Undergraduate probability
These notes are based on A First Course in Probability Theory, 6th edition, by S. Ross.
1. Combinatorics.
The rst basic principle is to multiply.
Suppose we have 4 shirts of
A synonym for normal is Gaussian. The rst thing to do is show that this is a density. Let I =
Then
2
ex
I2 =
/2 y 2 /2
e
x2 /2
e
dx.
0
dx dy.
0
Changing to polar coordinates,
/2
rer
I2 =
So I =
/2,
Answer. Here p = 1 , so np = 30 and
6
np(1 p) = 5. Then P(Sn > 50) P(Z > 4), which is very small.
Example. Suppose a drug is supposed to be 75% eective. It is tested on 100 people. What is the probabi
Answer. Here p = 1 , so np = 30 and
6
np(1 p) = 5. Then P(Sn > 50) P(Z > 4), which is very small.
Example. Suppose a drug is supposed to be 75% eective. It is tested on 100 people. What is the probabi
Cauchy. Here
f (x) =
1
1
.
1 + (x )2
What is interesting about the Cauchy is that it does not have nite mean, that is, E |X | = .
Often it is important to be able to compute the density of Y = g (X )
The multivariate distribution function of (X, Y ) is dened by FX,Y (x, y ) = P(X x, Y y ). In the
continuous case, this is
x
y
fX,Y (x, y )dy dx,
and so we have
f (x, y ) =
2F
(x, y ).
xy
The extensio
One can conclude from this that
fX,Y (x, y ) = fX (x)fY (y ),
or again the joint density factors. Going the other way, one can also see that if the joint density factors,
then one has independence.
Ex
Note that it is not always the case that the sum of two independent random variables will be a random
variable of the same type.
If X and Y are independent normals, then Y is also a normal (with E (Y
11. Expectations.
As in the one variable case, we have
E g (X, Y ) =
g (x, y )p(x, y )
in the discrete case and
E g (X, Y ) =
g (x, y )f (x, y )dx dy
in the continuous case.
If we set g (x, y ) = x +
Proposition 11.2. If X and Y are independent, then
Var (X + Y ) = Var X + Var Y.
Proof. We have
Var (X + Y ) = Var X + Var Y + 2Cov (X, Y ) = Var X + Var Y.
Since a binomial is the sum of n independen
Proposition 12.2. If mX (t) = mY (t) < for all t in an interval, then X and Y have the same distribution.
We will not prove this, but this is essentially the uniqueness of the Laplace transform. Note
Proposition 13.2. If Y 0, then for any A,
P(Y > A)
EY
.
A
Proof. Let B = cfw_Y > A. Recall 1B is the random variable that is 1 if B and 0 otherwise. Note
1B Y /A. This is obvious if B , while if B ,
Proposition 13.2. If Y 0, then for any A,
P(Y > A)
EY
.
A
Proof. Let B = cfw_Y > A. Recall 1B is the random variable that is 1 if B and 0 otherwise. Note
1B Y /A. This is obvious if B , while if B ,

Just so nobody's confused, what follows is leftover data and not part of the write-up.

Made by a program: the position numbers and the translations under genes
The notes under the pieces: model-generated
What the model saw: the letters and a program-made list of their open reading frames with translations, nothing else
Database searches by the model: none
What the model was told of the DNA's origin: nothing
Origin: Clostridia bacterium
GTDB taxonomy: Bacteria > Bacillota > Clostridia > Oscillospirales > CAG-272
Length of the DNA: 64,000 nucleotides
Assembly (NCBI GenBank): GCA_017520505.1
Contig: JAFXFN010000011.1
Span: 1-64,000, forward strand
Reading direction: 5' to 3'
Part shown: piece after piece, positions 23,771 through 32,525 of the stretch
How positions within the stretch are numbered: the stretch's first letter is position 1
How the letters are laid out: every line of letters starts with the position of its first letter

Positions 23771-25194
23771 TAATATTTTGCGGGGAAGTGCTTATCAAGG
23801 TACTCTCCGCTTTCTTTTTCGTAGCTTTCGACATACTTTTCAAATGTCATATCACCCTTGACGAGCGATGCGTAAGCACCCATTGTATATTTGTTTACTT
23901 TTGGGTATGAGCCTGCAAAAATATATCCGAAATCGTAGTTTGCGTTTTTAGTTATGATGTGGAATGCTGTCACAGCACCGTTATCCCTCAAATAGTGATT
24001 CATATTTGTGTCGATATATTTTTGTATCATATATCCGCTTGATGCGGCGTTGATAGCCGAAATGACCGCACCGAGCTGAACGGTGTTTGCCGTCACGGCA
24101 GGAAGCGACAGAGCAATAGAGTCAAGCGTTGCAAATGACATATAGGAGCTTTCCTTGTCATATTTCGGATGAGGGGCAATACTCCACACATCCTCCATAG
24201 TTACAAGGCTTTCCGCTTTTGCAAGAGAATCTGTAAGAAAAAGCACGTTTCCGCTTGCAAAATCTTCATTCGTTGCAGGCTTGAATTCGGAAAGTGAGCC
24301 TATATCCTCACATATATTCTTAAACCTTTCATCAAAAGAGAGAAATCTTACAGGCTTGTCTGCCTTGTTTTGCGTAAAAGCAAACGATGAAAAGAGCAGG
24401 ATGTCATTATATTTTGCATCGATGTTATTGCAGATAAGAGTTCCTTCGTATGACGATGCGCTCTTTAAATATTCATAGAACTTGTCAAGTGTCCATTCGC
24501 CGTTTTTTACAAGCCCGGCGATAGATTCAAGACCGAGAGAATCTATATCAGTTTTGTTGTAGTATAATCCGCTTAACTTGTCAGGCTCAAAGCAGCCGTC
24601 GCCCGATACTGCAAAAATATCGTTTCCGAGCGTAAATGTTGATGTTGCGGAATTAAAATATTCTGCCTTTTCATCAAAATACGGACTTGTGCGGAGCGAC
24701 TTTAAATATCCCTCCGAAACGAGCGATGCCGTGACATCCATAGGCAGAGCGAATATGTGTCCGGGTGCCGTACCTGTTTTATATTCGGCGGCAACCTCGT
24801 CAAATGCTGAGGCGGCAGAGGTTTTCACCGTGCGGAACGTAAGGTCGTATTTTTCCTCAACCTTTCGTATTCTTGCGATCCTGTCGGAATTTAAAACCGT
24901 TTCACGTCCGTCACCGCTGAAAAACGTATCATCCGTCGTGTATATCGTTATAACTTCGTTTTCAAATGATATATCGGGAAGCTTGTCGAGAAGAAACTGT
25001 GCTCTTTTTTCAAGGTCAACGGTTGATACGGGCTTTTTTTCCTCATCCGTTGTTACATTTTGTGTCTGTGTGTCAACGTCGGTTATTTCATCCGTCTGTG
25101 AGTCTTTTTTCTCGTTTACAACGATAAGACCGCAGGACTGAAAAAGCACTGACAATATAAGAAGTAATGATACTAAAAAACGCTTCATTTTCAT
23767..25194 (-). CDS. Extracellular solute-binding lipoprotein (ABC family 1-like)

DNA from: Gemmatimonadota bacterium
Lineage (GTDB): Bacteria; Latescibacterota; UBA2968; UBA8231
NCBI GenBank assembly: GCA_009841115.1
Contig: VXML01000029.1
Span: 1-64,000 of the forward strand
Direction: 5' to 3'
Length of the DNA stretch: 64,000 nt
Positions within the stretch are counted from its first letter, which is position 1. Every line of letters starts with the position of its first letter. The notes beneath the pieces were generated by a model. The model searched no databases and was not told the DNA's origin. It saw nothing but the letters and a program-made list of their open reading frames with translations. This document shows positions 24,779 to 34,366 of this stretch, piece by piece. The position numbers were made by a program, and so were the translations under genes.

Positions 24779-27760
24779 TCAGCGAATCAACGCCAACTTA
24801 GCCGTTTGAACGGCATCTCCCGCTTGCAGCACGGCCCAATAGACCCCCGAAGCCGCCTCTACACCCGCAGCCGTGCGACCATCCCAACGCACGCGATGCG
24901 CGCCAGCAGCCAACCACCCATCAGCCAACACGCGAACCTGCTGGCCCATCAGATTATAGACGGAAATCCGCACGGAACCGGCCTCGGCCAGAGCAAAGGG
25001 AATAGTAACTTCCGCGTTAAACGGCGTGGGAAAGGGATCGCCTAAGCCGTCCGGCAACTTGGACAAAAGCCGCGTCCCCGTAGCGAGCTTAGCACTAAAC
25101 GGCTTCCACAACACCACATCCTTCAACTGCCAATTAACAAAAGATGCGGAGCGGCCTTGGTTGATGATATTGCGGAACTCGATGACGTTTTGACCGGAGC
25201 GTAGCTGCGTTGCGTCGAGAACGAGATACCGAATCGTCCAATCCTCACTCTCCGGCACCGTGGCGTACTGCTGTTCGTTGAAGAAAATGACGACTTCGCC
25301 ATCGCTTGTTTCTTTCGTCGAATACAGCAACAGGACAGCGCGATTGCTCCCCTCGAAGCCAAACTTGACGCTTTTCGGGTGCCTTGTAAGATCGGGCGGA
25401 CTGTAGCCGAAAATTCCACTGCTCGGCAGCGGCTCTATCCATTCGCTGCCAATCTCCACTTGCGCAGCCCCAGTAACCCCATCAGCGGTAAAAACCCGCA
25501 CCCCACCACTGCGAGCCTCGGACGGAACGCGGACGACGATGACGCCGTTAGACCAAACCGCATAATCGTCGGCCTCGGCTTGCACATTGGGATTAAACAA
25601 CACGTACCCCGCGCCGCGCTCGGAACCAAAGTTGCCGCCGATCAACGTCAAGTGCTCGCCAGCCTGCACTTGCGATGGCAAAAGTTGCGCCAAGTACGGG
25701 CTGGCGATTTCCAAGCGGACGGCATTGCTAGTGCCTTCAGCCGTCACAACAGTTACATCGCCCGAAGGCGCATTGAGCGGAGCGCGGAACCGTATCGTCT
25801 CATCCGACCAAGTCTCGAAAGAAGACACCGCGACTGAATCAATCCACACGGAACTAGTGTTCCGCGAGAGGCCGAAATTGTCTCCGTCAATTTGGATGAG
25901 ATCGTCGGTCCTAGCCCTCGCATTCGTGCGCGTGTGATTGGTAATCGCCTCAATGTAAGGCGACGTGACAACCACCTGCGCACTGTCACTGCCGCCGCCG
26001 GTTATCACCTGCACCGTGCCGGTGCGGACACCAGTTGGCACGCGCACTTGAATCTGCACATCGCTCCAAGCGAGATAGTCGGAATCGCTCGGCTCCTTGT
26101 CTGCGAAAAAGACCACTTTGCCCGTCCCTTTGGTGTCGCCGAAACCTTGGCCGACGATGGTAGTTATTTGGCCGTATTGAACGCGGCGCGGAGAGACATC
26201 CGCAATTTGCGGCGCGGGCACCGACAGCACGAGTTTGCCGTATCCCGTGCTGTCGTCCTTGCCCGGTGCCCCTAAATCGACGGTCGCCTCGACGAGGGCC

If x [k/2n , (k + 1)/2n ), then x diers from k/2n by at most 1/2n . So the last integral diers from
(k+1)/2n
xf (x)dx
k/2n
by at most
(1/2n )P(k/2n X < (k + 1)/2n ) 1/2n , which goes to 0 as n . On th
Hypergeometric. Set
N m
ni
N
n
m
i
P(X = i) =
.
This comes up in sampling without replacement: if there are N balls, of which m are one color and the other
N m are another, and we choose n balls at ra
doesnt matter, we will have the letters a, b, c 6 times, because there are 3! ways of arranging 3 letters. The
same is true for any choice of three letters. So we should have 5 4 3/3!. We can rewrite
In general, to divide n objects into one group of n1 , one group of n2 , . . ., and a k th group of nk , where
n = n1 + + nk , the answer is
n!
.
n1 !n2 ! nk !
These are known as multinomial coecients
Typically we will take F to be all subsets of S , and so (i)-(iii) are automatically satised. The only
times we wont have F be all subsets is for technical reasons or when we talk about conditional ex
one of, so the answer is
4
4
13 12
4
1
.
52
5
Example. What is the probability that in a poker hand we get exactly 3 of a kind (and he other two cards
are of dierent ranks)?
Answer. The probability of
Suppose there are 200 men, of which 100 are smokers, and 100 women, of which 20 are smokers. What
is the probability that a person chosen at random will be a smoker? The answer is 120/300. Now, let us
Answer. Let D be the families that own a dog, and C the families that own a cat. We are given P(D) =
.36, P(C ) = .30, P(C | D) = .22 We want to know P(D | C ). We know P(D | C ) = P(D C )/P(C ). To n
Proposition 3.1. If E and F are independent, then E and F c are independent.
Proof.
P(E F c ) = P(E ) P(E F ) = P(E ) P(E )P(F ) = P(E )[1 P(F )] = P(E )P(F c ).
We say E , F , and G are independent i
that is not possible. Neither can the slope be positive, or else we would have y < 0, and again this is not
possible, because probabilities must be between 0 and 1. Therefore the slope must be 0, or y
We have
1
E X = 1( 1 ) + 2( 1 ) + 3( 16 +
4
8
=
1
4
=
1
4
1 + 2( 1 ) + 3( 1 ) +
2
4
1
= 1.
(1 1 )2
2
Example. Suppose we roll a fair die. If 1 or 2 is showing, let X = 3; if a 3 or 4 is showing, let
Similarly we have E (cX ) = cE X if c is a constant. These linearity results are quite hard using the rst
denition.
It turns out there is a formula for the expectation of random variables like X 2 and
5. Some discrete distributions.
Bernoulli. A r.v. X such that P(X = 1) = p and P(X = 0) = 1 p is said to be a Bernoulli r.v. with
parameter p. Note E X = p and E X 2 = p, so Var X = p p2 = p(1 p).
nk
5. Some discrete distributions.
Bernoulli. A r.v. X such that P(X = 1) = p and P(X = 0) = 1 p is said to be a Bernoulli r.v. with
parameter p. Note E X = p and E X 2 = p, so Var X = p p2 = p(1 p).
nk
so E X 2 = E (X 2 X ) + |EX = 2 + , and hence Var X = .
Example. Suppose on average there are 5 homicides per month in a given city. What is the probability there
will be at most 1 in a certain month?
Answer. We want
P
Sn
3.5 > .05 .
n
We rewrite this as
P(|Sn nE X1 | > (.05)(3600) = P
Sn n E X 1
180
>
n Var X1
(60) 35
12
P(|Z | > 1.756) .08.
Example. Suppose the lifetime of a human has expectati